I asked Allan if he would mind driving down to the Port to get some photos of the Aleutian Ballad, a crabbing boat that was once a part of the Deadliest Catch telly show and was rumoured to be in town dropping off crab pots for the local fleet.  Always interested in a photo assignment, he came back with all these photos.  Our fleet is, we hear, going to drop their pots tomorrow, and when crab season opens on December 1, they will motor out to retrieve all the crabs who’ve wandered into the pots.

Port of Ilwaco

Allan apologizes that the photos are grey.  Twas a grey and rainy and windy day.

IMG_1926

Evening Star ready to go crabbing.

all poised to set their pots

all poised to set their pots

Three boats lined up, loaded up with pots.

Three boats lined up, loaded up with pots.

looks like the whole fleet is loaded and ready

looks like the whole fleet is loaded and ready

on the docks

on the docks

IMG_1933

The Aleutian Ballad;  It now gives Bering Sea tours.

The Aleutian Ballad; It now gives Bering Sea tours.

he Aleutian Ballad;  It now gives Bering Sea tours.

he Aleutian Ballad; It now gives Bering Sea tours.

IMG_1934

IMG_1937

IMG_1938

IMG_1941

IMG_1942

Storm flags (gale warning) flying over the port.

Storm flags (gale warning) flying over the port.

Aleutian Ballad from the lighthouse loop road

Aleutian Ballad from the lighthouse loop road

Allan would like you to see that the rain began in earnest!

Allan would like you to see that the rain began in earnest!

looking east over the harbour

looking east over the harbour

crab pots stacked at Ilwaco Landing

crab pots stacked at Ilwaco Landing

Our local fleet uses round pots, much smaller than the big square or rectangular ones used by the Bering Sea crabbing fleet.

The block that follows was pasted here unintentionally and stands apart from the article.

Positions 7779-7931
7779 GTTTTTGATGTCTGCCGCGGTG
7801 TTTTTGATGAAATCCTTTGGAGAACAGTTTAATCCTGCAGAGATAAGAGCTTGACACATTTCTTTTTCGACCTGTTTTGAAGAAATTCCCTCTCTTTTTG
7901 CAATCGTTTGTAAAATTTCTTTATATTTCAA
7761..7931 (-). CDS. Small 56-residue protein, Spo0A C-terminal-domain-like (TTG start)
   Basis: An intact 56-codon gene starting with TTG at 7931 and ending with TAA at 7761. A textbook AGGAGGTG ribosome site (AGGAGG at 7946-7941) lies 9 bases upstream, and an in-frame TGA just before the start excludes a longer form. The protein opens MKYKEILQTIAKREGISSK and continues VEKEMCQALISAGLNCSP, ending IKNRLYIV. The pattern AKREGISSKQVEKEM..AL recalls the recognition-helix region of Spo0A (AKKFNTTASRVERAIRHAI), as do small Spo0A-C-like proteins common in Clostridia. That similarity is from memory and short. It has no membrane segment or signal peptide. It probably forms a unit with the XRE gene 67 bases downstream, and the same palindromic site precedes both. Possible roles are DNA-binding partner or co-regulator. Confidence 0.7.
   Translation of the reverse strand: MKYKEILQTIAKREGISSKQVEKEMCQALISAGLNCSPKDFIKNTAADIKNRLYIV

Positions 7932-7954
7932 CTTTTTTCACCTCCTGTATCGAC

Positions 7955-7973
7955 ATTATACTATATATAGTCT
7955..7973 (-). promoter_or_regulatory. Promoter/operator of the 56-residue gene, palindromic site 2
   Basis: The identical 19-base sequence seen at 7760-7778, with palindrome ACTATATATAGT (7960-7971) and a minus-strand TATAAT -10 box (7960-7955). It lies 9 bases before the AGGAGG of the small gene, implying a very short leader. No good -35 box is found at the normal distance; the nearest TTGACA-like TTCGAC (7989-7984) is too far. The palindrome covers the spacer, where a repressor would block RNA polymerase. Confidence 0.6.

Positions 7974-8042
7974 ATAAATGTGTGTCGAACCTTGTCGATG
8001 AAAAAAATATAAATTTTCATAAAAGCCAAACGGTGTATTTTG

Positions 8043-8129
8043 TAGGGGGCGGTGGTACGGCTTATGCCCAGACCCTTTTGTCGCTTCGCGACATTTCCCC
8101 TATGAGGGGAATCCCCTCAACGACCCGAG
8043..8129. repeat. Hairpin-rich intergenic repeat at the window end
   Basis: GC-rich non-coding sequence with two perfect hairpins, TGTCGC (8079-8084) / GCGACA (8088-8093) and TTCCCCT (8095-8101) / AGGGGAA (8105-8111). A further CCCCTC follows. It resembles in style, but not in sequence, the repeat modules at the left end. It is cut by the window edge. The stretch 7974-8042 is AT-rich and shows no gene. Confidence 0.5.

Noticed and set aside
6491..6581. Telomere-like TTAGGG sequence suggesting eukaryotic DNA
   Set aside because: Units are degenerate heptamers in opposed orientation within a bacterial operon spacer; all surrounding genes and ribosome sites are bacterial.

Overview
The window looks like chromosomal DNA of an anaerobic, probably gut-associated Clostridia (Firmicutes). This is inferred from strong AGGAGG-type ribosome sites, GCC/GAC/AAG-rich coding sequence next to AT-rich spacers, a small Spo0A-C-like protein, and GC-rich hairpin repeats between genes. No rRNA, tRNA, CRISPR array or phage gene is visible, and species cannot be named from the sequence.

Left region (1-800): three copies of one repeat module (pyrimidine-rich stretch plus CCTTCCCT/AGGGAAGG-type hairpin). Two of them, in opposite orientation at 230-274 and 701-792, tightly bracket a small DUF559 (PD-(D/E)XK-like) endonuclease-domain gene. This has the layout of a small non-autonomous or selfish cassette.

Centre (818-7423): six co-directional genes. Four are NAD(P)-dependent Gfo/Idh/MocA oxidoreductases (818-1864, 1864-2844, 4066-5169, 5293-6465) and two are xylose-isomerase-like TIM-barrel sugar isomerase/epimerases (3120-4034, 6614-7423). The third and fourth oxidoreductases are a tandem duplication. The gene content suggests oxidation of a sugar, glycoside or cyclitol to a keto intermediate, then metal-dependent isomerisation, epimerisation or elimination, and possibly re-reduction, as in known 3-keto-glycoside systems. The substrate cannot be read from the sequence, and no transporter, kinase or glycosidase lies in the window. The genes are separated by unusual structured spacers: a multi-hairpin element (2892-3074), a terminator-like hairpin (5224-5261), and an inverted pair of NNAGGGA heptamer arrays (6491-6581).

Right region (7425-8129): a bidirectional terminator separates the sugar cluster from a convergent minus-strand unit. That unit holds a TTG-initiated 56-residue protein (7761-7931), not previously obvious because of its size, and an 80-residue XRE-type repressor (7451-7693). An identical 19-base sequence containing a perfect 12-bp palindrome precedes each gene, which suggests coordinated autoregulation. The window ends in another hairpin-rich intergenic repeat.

Sou’wester Thanksgiving

At six o clock, we met Kathleen at the Sou’wester Lodge for a potluck Thanksgiving dinner.  Allan had made two pumpkin pies; Kathleen brought a modern sweet potato dish (olive oil instead of a brown sugar glaze).

As we approached the lodge, I took a photo that turned out blurry, so here’s one from our last evening visit.

Sou'wester Lodge by night

Sou’wester Lodge by night

a warm glow from one of the four cabins

a warm glow from one of the four cabins

In the living room, a fire was burning.

In the living room, a fire was burning.

A selection of appetizers were on offer.

A selection of appetizers were on offer.

On the drinks table, I found a bottle of organic cranberry juice from Starvation Alley.  Just a splash is perfect in tonic water.

On the drinks table, I found a bottle of organic cranberry juice from Starvation Alley. Just a splash is perfect in tonic water.

corner of the room that, when I lived at the Sou'wester in '93, was the bedroom of the previous owners.

corner of the room that, when I lived at the Sou’wester in ’93, was the bedroom of the previous owners.

on the sun porch

on the sun porch

an honour system shop on the sunporch

an honour system shop on the sun porch

sun porch shop

sun porch shop

We repaired down below the lodge to the pavilion, where tables were set up for dinner.